ECON 002 - Principles of Microeconomics Drake University, Spring 2023 William M. Boal

### Version A

I. Multiple choice

(1)a. (2)b. (3)b. (4)c. (5)c. (6)c. (7)b. (8)b. (9)d. (10)c.
(11)b. (12)b.

II. Problems

(1) [Efficiency of competition: 16 pts]

1. \$11, the height of the demand curve.
2. \$3, the height of the supply curve.
3. increase.
4. by \$8 = \$11 - \$3.
5. \$2, the height of the demand curve.
6. \$6, the height of the supply curve.
7. increase.
8. by \$4 = \$6 - \$2.

(2) [Economy-wide efficiency: 16 pts]

1. 1/2 units of clothing.
2. 2 units of food.
3. \$6, because in competitive equilibrium, prices reflect opportunity costs for the economy as a whole: if the opportunity cost of a unit of food is 1/2 units of clothing, then the price of a unit of food must be 1/2 times the price of a unit of clothing.
4. Anna's budget line should have intercepts at 60/6=10 units of food and 60/12=5 units of clothing.
5. 1/2 units of clothing, same as PP curve.
6. 2 units of food, same as PP curve.
7. 3 units of clothing, at tangency between budget line and highest indifference curve that Anna can reach.
8. 1/2, because at a tangency the slope of her indifference curve (MRS) must equal the slope of her budget line.

(3) [Monopoly: 12 pts]

1. Since demand curve is linear, MR curve must have same intercept and twice the slope. So MR curve should have intercept at \$14 on price axis, and slope = -1/1 thousand.
2. 4 thousand, where MR=MC.
3. \$10, on demand curve.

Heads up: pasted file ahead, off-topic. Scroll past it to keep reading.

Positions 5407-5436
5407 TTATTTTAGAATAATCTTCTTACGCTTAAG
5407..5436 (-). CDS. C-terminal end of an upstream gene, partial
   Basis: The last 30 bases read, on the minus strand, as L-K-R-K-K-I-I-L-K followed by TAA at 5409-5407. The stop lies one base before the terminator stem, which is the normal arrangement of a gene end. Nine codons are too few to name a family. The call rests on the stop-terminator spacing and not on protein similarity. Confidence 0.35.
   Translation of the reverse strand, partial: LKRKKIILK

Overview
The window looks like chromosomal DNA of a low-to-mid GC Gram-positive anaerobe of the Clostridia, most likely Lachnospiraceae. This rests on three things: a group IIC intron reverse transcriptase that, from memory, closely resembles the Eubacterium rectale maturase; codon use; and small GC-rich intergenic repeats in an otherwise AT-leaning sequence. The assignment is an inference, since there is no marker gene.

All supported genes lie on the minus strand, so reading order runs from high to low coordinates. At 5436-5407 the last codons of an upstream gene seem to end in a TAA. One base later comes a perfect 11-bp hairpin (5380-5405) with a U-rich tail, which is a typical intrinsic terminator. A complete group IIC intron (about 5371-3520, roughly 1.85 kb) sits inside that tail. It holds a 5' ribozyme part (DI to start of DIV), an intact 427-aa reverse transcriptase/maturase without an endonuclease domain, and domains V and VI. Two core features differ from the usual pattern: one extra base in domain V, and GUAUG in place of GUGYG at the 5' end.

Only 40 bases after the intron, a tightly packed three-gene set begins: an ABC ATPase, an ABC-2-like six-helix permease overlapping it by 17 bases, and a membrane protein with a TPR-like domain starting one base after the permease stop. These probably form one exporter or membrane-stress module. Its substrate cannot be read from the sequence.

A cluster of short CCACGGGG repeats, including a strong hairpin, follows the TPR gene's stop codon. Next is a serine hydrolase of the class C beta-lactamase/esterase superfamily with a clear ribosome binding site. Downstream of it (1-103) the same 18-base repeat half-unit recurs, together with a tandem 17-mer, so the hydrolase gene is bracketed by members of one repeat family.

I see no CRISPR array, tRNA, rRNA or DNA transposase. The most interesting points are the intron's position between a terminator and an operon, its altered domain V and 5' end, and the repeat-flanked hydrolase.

4. \$24 thousand = TR - TC = (price × quantity) - (AC × quantity).
5. \$8 thousand = area of triangle between monopoly price (\$10), demand curve, and vertical axis.
6. \$4 thousand = area of triangle between demand curve, MC curve, and vertical line at monopoly quantity (4 thousand).

(4) [Monopoly price discrimination: 6 pts]

1. General public should get the higher price because their demand is less elastic.
2. \$15 = MC / (1 + (1/ε)), where ε = elasticity for students.
3. \$36, using same formula, where ε = elasticity for general public.

(5) [Competition versus collusion: 16 pts]

1. 10 million.
2. \$5 = marginal cost = height of supply curve.
3. \$5. Note that perfect competition yields marginal-cost pricing.
4. Since demand curve is linear, MR curve must have same intercept and twice the slope. So MR curve should have intercept at \$10 on price axis, and slope = -1/1 million.
5. 6 million, where MR = MC.
6. \$4 = marginal cost = height of supply curve.
7. \$7, on demand curve.
8. \$6 million, the area of a triangle between demand curve, joint MC curve, and vertical line at cartel quantity (6 million).

(6) [Monopolistic competition: 16 pts]

1. differentiated products.
2. 80 sandwiches, from demand curve.
3. loss, since P < average cost at that quantity
4. \$80, since profit = TR - TC = (price × quantity) - (AC × quantity).
5. Since demand curve is linear, MR curve must have same intercept and twice the slope. So MR curve should have intercept at \$12 on price axis, and slope = -2/10.
6. 50 sandwiches, where MR=MC.
7. \$7, on demand curve.
8. \$2, on marginal cost curve.
9. \$0, since profit = TR - TC = (price × quantity) - (AC × quantity). Note that whenever price = AC, profit is zero.

III. Critical thinking [4 pts]

(1) A gas station in the city, with other gas stations nearby, is more likely to take price as given. If customers can easily switch to other gas stations, then this gas station must charge approximately the same price as other gas stations or it will lose all its customers. That is the situation of the city gas station. By contrast, the gas station is not likely to lose many customers if it raises price because no other gas stations are nearby, and people are unlikely to spend the time and money driving great distances to buy gas.

(2) If the government permitted automobile companies to set prices cooperatively, the companies would form a cartel to restrict output and raise price. [Compare with problem (5).]

1. The companies would gain from higher prices but automobile buyers would lose.